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Open AccessArticle

The Determinants of the U.S. Consumer Sentiment: Linear and Nonlinear Models

1
Questrom School of Business—Boston University, 595 Commonwealth Avenue, Boston, MA 02215, USA
2
USEK Business School, Holy Spirit University of Kaslik, Jounieh, Lebanon
*
Author to whom correspondence should be addressed.
Int. J. Financial Stud. 2020, 8(3), 38; https://doi.org/10.3390/ijfs8030038
Received: 10 April 2020 / Revised: 13 June 2020 / Accepted: 16 June 2020 / Published: 1 July 2020
(This article belongs to the Special Issue Econophysics Applications to Financial Markets)
We examined the determinants of the U.S. consumer sentiment by applying linear and nonlinear models. The data are monthly from 2009 to 2019, covering a large set of financial and nonfinancial variables related to the stock market, personal income, confidence, education, environment, sustainability, and innovation freedom. We show that more than 8.3% of the total of eigenvalues deviate from the Random Matrix Theory (RMT) and might contain pertinent information. Results from linear models show that variables related to the stock market, confidence, personal income, and unemployment explain the U.S. consumer sentiment. To capture nonlinearity, we applied the switching regime model and showed a switch towards a more positive sentiment regarding energy efficiency, unemployment rate, student loan, sustainability, and business confidence. We additionally applied the Gradient Descent Algorithm to compare the errors obtained in linear and nonlinear models, and the results imply a better model with a high predictive power. View Full-Text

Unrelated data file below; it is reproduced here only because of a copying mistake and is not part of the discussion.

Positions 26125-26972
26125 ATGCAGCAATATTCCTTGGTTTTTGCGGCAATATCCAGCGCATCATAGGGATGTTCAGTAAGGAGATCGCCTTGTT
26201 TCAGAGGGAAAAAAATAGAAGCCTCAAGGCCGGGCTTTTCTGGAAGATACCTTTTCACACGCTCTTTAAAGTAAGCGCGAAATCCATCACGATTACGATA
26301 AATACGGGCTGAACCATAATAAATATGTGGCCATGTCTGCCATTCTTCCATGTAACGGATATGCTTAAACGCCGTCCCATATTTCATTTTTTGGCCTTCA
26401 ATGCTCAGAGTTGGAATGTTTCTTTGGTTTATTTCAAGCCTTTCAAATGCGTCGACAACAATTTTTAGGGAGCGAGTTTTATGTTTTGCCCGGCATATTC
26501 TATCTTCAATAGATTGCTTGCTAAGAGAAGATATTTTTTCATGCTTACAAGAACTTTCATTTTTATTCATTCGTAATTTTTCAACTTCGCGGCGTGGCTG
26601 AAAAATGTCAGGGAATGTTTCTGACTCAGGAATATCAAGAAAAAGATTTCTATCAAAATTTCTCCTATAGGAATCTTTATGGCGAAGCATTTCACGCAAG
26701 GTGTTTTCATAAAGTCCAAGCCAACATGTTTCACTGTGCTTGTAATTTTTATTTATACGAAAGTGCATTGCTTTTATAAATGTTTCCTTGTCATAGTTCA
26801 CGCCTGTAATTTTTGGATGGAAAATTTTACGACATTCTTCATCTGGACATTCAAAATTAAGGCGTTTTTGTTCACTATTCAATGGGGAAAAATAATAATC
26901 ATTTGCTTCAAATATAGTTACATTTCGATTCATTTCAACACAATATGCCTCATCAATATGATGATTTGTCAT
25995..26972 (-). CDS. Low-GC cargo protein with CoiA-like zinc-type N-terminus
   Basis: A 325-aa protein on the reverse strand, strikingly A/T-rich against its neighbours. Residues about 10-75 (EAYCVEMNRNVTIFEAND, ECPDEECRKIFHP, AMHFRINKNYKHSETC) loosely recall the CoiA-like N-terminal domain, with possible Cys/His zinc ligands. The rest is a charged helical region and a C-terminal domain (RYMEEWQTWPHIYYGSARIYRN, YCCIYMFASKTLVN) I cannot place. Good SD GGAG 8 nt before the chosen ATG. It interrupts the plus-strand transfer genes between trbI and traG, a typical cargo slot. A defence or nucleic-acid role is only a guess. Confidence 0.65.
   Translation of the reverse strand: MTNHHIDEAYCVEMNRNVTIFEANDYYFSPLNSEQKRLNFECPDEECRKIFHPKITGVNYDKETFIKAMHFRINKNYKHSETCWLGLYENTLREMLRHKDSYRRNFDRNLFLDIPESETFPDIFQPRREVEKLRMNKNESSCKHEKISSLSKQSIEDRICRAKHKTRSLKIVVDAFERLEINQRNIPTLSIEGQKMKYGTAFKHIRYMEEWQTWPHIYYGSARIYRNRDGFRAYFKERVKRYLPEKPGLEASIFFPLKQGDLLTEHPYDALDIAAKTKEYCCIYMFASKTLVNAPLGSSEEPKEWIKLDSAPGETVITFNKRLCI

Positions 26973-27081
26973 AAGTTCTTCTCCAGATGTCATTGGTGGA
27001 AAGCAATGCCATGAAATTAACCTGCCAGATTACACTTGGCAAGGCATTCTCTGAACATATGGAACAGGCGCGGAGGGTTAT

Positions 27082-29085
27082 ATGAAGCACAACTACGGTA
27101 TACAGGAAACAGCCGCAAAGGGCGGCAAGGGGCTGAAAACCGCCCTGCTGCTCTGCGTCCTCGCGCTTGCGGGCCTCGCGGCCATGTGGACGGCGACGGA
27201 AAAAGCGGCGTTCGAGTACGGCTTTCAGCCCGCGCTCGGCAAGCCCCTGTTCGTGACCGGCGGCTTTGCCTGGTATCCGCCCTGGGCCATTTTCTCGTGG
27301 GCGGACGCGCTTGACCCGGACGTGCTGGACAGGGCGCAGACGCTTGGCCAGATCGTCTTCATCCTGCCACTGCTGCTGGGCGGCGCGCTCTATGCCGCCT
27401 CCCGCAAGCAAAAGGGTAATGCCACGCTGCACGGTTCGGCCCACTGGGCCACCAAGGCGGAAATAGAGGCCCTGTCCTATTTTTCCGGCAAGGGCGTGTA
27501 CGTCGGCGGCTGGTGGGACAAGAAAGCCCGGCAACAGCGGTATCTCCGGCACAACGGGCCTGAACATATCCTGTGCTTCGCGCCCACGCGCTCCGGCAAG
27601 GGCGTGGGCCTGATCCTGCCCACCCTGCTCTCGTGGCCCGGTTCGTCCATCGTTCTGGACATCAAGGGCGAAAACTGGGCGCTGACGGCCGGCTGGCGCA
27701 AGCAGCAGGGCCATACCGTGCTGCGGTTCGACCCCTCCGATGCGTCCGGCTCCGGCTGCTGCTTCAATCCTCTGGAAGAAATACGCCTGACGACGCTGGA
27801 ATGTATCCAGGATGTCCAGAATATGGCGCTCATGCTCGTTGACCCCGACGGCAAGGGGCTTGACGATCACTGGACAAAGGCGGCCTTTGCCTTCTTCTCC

Keywords: U.S. consumer sentiment; consumer perception; financial markets; cross-correlation; Random Matrix Theory; Switching Regime Regression; Gradient Descent Algorithm U.S. consumer sentiment; consumer perception; financial markets; cross-correlation; Random Matrix Theory; Switching Regime Regression; Gradient Descent Algorithm
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El Alaoui, M.; Bouri, E.; Azoury, N. The Determinants of the U.S. Consumer Sentiment: Linear and Nonlinear Models. Int. J. Financial Stud. 2020, 8, 38.

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